The National Institutes of Health has renewed its prestigious Clinical and Translational Science Award (CTSA) with the Scripps Translational Science Institute (STSI) in the amount of $29 million over the next five years to support innovative research in genomics, wireless technology and bioinformatics toward individualizing medicine.
STSI, which is a collaborative program between Scripps Health and The Scripps Research Institute in partnership with the San Diego Supercomputer Center, was among 15 research centers to receive CTSA renewals this week. The institute is led by Eric Topol, M.D., who is the chief academic officer of Scripps Health and a professor of genomics at The Scripps Research Institute.
STSI received its first CTSA grant in 2008 for $20 million in funding. It is the only program among the 61 CTSA centers spread across the country that is not part of a university.
"We are thrilled to have the NIH support us in our ambitious efforts to transform the future of medicine by focusing on genomics, wireless technology and bioinformatics," Topol said. "By bringing Scripps Health, The Scripps Research Institute and the San Diego Supercomputer Center together, along with all of the remarkable brain trust assets in San Diego's life sciences community, we are well positioned to have an important impact on making individualized medicine a reality."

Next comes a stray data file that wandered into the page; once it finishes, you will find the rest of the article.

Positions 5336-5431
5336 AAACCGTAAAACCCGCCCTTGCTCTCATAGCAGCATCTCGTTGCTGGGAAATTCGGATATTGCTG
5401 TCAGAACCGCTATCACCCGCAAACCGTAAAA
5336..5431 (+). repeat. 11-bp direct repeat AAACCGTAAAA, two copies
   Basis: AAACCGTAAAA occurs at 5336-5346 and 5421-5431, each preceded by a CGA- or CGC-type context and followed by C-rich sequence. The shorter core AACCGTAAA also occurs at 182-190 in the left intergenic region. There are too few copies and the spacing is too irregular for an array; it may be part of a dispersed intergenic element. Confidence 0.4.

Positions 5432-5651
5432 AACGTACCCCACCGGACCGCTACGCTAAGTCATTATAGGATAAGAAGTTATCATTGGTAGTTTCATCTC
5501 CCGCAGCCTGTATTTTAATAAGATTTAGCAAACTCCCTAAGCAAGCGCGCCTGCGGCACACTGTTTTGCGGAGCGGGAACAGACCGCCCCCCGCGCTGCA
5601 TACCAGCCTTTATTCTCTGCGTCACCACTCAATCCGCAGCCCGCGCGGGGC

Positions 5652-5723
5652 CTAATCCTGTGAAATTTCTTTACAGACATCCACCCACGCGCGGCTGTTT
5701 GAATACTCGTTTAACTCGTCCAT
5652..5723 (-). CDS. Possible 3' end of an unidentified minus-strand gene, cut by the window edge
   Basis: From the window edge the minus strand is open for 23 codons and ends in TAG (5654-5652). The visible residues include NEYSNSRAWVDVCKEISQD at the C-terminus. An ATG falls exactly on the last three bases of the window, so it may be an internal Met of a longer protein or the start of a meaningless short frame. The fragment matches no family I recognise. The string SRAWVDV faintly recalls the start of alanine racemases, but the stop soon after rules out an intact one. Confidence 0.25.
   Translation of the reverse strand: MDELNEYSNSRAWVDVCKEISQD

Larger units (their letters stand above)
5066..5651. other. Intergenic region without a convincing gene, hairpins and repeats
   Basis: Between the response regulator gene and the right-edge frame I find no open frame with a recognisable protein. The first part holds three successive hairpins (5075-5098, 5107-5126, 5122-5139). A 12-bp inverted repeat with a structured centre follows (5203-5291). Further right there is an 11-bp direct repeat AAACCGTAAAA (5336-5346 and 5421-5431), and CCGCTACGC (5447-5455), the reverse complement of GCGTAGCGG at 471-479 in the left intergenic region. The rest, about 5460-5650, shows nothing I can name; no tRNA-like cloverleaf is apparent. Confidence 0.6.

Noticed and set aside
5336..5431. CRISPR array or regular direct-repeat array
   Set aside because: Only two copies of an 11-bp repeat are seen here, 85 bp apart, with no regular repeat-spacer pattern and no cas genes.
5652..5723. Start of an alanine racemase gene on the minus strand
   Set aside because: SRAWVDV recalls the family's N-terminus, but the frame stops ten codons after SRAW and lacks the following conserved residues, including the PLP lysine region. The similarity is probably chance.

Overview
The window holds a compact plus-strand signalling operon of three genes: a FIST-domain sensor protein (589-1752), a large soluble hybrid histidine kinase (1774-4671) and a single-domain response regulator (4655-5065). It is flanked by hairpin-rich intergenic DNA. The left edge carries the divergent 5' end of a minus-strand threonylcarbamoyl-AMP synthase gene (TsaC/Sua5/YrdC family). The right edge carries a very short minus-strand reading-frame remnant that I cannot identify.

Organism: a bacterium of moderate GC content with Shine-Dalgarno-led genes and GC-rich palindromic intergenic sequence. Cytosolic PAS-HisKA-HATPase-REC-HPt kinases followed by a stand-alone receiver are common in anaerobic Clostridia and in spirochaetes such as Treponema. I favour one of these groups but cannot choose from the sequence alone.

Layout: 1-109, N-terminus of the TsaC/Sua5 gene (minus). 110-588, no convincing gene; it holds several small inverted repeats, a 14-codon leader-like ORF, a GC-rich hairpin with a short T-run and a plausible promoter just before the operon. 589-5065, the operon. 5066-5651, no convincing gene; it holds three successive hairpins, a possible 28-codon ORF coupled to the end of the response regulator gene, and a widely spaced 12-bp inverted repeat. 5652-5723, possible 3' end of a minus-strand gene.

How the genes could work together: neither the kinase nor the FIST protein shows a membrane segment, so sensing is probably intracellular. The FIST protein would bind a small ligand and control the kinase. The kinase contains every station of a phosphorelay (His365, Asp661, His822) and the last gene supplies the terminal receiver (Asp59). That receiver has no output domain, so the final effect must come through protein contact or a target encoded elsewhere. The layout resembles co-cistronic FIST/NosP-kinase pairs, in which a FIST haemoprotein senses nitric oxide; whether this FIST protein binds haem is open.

"Individualized medicine holds great promise," said Michael A. Marletta, president and CEO of The Scripps Research Institute. "I am delighted to bring our scientific expertise at the intersection of biology and chemistry to bear on this exciting new approach to developing the therapies of the future. Eric Topol deserves our thanks for his leadership and for bringing our institutions together. We hope to capitalize on this more in the future."
"Through efforts like this, Scripps Health and The Scripps Research Institute are playing a leading role in shaping the future of medicine," said Scripps Health President and CEO Chris Van Gorder. "We are moving away from a sickness model of care – one that treats you when you are ill – to a prevention and wellness model that helps patients avoid serious illness and hospitalization. Genomics and wireless medicine are playing vital roles in that transformation."